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Album Review
Nothing's Gonna Change The Way You Feel About Me Now

Nothing's Gonna Change The Way You Feel About Me Now
by Justin Townes Earle

Bloodshot Records

Review Date
22nd March 2012
Reviewed by
Danielle Street

The fourth album in five years from Justin Townes Earle marks yet another change in style for the Nashville-native. Moving on from the award-winning 2010 release Harlem River Blues, Earle has adopted a slightly more morose tone for new album Nothing's Gonna Change The Way You Feel About Me Now.

Opening track, 'Am I That Lonely Tonight?' is a real dust-kicking, sad-sack of a song, with the gooey eyed East-sider lamenting about his father, complete with string section and double bass. Stepping forward through the album, Earle leans on the staples of county music lyricism, broken hearts, broken bottles and broken homes. So much so, the first time I heard it I was practically bawling at my desk. But each subsequent listen of a dozen-ish times has me jumping back and forward over the fence. His distinctly sincere songwriting paired with the clarity of his voice is endearing, but the frequent Americana-by-numbers approach to arrangement tends to dull the lustre.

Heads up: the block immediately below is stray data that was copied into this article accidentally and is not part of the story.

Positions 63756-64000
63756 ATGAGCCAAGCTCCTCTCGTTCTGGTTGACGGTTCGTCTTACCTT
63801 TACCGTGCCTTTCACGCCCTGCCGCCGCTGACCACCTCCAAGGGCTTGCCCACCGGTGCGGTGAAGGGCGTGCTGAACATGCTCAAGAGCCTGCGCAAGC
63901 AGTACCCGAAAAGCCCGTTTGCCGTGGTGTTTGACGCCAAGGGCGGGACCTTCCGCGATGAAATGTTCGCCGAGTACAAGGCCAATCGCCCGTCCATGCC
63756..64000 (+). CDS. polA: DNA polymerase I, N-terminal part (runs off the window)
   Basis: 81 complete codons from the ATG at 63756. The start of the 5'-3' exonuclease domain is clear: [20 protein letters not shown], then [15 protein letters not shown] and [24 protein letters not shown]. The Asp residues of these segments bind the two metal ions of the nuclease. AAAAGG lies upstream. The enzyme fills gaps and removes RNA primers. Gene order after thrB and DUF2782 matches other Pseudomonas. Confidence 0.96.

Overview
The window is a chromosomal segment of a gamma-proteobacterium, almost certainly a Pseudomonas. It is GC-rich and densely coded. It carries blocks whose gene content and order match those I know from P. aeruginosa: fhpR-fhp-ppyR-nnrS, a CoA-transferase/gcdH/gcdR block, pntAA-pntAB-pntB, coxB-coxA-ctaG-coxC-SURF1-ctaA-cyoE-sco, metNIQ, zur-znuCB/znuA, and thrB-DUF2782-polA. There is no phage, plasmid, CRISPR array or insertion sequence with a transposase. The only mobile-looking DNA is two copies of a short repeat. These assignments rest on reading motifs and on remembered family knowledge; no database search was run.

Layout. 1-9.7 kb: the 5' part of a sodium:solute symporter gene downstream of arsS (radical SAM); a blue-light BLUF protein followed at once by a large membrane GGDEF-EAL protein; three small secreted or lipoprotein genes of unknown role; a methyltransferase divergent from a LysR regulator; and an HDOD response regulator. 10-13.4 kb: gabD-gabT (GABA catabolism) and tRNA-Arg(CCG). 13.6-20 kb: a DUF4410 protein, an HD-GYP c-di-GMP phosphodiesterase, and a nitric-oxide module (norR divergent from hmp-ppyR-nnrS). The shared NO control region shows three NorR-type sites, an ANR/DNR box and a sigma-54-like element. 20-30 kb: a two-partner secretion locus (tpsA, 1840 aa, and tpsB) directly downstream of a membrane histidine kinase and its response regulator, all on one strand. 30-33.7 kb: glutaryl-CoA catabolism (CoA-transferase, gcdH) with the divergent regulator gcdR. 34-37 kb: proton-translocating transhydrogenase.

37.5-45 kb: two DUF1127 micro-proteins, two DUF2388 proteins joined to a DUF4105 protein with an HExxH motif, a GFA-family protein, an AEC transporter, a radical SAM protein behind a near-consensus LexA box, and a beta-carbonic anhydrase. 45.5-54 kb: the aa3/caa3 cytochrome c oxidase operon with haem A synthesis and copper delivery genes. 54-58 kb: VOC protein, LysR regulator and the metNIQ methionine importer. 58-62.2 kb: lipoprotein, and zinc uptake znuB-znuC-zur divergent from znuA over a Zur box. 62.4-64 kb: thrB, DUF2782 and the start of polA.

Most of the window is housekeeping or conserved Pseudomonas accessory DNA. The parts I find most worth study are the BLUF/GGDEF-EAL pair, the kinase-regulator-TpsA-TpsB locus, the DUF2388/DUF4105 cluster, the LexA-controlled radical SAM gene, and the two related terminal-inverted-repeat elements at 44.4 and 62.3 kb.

In saying that, Earle has pegged this album as having more of a sixties Memphis soul influence than his previous efforts. The modus operandi for achieving said sound included driving to North Carolina to record in a church turned recording facility, where his nine-piece studio band could all pile on in and record in one hit. Thanks to the stabbing horns, jabbing keys and swinging sax that feature in the album, the desired Stax sound is brushed up against especially in fittingly named track 'Memphis in the Rain'. But I can't help but feel at times the record is missing a touch of the gritty sultriness of the genuine article.

Jumping back over the fence again, arguably one of the best songs comes at the dusk of the record. Earle, always one to pay respect to his musical forefathers nods to Springsteen on 'Unfortunately, Anna', which begins with simple plucking and builds to raise arms hairs with its beautifully deceptive lyrics, before settling back down again.

Closing track 'Movin' On' is also pretty swell, but to be honest anything that features a harmonica is guaranteed to win me over. So, despite my bitching about the slightly spongier moments on Nothing's Gonna Change The Way You Feel About Me Now think I’ll stay on the thumbs-up side.


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